Correlation Engine 2.0
Clear Search sequence regions


Sizes of these terms reflect their relevance to your search.

Oncogenic mutations in phosphatidylinositol-4,5-bisphosphate 3-kinase, catalytic subunit alpha (PIK3CA) are the most frequently reported in association with various forms of cancer. Several studies have reported the significance of hotspot mutations in a catalytic subunit of PIK3CA in association with breast cancer. Mutations are frequently observed in the highly conserved region of the kinase domain (797-1068 amino acids) of PIK3CA are activating or gain-of-function mutations. Mutation in codon 1047 occurs in the C-terminal region of the kinase domain with histidine (H) replaced by arginine (R), lysine (L), and tyrosine (Y). Pathogenicity and protein stability predictors PhD-SNP, Align GVGD, HANSA, iStable, and MUpro classified H1047R as highly deleterious when compared to H1047L and H1047Y. To explore the inhibitory activity of Wortmannin toward PIK3CA, the three-dimensional structure of the mutant protein was determined using homology modeling followed by molecular docking and molecular dynamics analysis. Docking studies were performed for the three mutants and native with Wortmannin to measure the differences in their binding pattern. Comparative docking study revealed that H1047R-Wortmannin complex has a higher number of hydrogen bonds as well as the best binding affinity next to the native protein. Furthermore, 100 ns molecular dynamics simulation was initiated with the docked complexes to understand the various changes induced by the mutation. Though Wortmannin was found to nullify the effect of H1047R over the protein, further studies are required for designing a better compound. As SNPs are major genetic variations observed in disease condition, personalized medicine would provide enhanced drug therapy. © 2016 Elsevier Inc. All rights reserved.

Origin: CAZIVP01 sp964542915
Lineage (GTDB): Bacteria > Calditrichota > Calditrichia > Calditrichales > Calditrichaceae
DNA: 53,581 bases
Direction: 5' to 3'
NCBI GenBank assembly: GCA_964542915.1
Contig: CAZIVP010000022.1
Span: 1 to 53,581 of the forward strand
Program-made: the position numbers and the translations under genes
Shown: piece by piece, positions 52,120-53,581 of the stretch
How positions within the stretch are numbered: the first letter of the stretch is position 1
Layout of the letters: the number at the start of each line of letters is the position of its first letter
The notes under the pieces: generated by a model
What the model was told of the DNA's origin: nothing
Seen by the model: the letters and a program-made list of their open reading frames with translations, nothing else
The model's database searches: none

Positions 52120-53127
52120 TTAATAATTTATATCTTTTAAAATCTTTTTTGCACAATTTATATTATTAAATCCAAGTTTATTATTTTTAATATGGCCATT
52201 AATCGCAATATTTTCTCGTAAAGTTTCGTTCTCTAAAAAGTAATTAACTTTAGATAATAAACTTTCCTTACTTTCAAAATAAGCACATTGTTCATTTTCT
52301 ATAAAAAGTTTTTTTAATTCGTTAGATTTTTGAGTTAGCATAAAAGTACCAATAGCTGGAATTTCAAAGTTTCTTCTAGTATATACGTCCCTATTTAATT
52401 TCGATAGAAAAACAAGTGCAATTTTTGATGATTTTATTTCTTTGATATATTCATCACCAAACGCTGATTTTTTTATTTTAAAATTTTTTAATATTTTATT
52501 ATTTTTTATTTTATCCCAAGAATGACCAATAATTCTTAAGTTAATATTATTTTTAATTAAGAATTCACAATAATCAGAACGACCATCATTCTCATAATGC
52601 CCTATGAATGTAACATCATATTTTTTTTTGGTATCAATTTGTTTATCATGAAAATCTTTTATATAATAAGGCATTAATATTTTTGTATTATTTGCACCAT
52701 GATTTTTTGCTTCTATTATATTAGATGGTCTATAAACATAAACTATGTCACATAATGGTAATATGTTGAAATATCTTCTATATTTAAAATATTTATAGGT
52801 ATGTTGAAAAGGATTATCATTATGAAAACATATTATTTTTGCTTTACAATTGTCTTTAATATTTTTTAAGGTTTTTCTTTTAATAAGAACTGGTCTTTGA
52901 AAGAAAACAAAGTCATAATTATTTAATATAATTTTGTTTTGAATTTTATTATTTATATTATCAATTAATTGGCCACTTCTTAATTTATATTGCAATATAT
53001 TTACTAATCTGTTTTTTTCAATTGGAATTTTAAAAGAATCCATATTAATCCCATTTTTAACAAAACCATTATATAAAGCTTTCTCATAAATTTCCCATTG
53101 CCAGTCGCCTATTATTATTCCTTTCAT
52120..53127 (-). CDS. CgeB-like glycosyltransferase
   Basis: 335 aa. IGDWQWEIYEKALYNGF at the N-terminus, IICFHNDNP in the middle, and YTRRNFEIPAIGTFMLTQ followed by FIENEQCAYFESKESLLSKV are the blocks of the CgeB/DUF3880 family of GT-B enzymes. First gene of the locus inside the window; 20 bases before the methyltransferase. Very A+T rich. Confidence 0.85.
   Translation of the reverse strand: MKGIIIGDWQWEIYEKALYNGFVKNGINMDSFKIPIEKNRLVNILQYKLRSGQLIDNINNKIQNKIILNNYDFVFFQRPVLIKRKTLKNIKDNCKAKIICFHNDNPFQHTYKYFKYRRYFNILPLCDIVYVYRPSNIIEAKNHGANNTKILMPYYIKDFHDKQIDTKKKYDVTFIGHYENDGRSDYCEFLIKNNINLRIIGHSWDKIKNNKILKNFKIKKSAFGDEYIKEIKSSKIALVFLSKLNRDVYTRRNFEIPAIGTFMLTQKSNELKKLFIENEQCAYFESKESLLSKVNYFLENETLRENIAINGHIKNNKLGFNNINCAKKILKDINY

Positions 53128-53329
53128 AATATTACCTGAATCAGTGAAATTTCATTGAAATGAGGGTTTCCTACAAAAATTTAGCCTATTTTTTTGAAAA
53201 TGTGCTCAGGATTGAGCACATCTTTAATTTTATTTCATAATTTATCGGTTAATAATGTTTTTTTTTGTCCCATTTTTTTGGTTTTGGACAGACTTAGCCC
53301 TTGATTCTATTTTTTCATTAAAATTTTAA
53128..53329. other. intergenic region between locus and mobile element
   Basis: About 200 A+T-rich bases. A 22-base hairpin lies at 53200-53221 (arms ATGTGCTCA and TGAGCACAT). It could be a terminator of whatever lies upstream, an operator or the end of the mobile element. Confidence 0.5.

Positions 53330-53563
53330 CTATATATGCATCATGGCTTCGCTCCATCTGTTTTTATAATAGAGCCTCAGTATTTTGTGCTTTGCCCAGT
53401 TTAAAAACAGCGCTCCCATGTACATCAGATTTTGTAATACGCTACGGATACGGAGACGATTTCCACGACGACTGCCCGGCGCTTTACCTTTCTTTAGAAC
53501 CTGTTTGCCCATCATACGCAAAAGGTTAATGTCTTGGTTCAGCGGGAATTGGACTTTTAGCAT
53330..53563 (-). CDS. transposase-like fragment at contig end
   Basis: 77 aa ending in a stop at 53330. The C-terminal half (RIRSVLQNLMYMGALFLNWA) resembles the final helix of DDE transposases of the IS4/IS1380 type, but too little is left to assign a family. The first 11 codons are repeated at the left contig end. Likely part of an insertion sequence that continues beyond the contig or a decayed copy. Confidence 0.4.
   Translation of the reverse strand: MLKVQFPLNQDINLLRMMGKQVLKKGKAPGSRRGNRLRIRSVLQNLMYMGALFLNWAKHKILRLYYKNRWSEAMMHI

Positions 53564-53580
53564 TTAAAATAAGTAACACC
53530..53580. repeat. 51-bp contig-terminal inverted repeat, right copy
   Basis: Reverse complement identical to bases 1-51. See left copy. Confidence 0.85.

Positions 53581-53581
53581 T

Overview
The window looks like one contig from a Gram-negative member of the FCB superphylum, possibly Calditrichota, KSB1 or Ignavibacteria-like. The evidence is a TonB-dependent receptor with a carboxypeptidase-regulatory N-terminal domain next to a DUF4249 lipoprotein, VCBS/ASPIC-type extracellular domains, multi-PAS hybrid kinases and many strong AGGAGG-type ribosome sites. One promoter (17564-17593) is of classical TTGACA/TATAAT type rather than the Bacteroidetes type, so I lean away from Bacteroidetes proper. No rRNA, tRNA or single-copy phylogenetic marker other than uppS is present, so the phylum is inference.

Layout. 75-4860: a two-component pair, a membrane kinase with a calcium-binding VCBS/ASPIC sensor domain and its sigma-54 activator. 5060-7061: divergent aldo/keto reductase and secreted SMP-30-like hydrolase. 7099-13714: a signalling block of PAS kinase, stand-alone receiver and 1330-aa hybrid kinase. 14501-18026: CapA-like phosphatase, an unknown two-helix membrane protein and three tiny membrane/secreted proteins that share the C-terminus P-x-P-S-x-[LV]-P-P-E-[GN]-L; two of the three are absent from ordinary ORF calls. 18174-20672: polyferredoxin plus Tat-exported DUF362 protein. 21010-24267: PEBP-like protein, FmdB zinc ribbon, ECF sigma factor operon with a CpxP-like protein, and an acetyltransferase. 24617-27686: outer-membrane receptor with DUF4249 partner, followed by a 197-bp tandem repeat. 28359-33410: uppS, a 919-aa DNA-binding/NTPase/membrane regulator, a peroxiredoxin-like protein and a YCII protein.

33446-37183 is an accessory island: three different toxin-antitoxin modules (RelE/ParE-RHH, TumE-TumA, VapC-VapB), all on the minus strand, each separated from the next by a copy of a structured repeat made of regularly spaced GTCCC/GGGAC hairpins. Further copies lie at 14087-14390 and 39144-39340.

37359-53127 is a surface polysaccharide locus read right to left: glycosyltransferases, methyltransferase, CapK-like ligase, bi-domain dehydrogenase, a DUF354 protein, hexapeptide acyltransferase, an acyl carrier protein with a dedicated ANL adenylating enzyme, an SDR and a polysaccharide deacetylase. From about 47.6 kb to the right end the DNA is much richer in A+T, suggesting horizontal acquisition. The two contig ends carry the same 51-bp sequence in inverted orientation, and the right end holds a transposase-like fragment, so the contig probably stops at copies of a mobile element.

Citation

D Thirumal Kumar, C George Priya Doss. Investigating the Inhibitory Effect of Wortmannin in the Hotspot Mutation at Codon 1047 of PIK3CA Kinase Domain: A Molecular Docking and Molecular Dynamics Approach. Advances in protein chemistry and structural biology. 2016;102:267-97

Expand section icon Mesh Tags

Expand section icon Substances


PMID: 26827608

View Full Text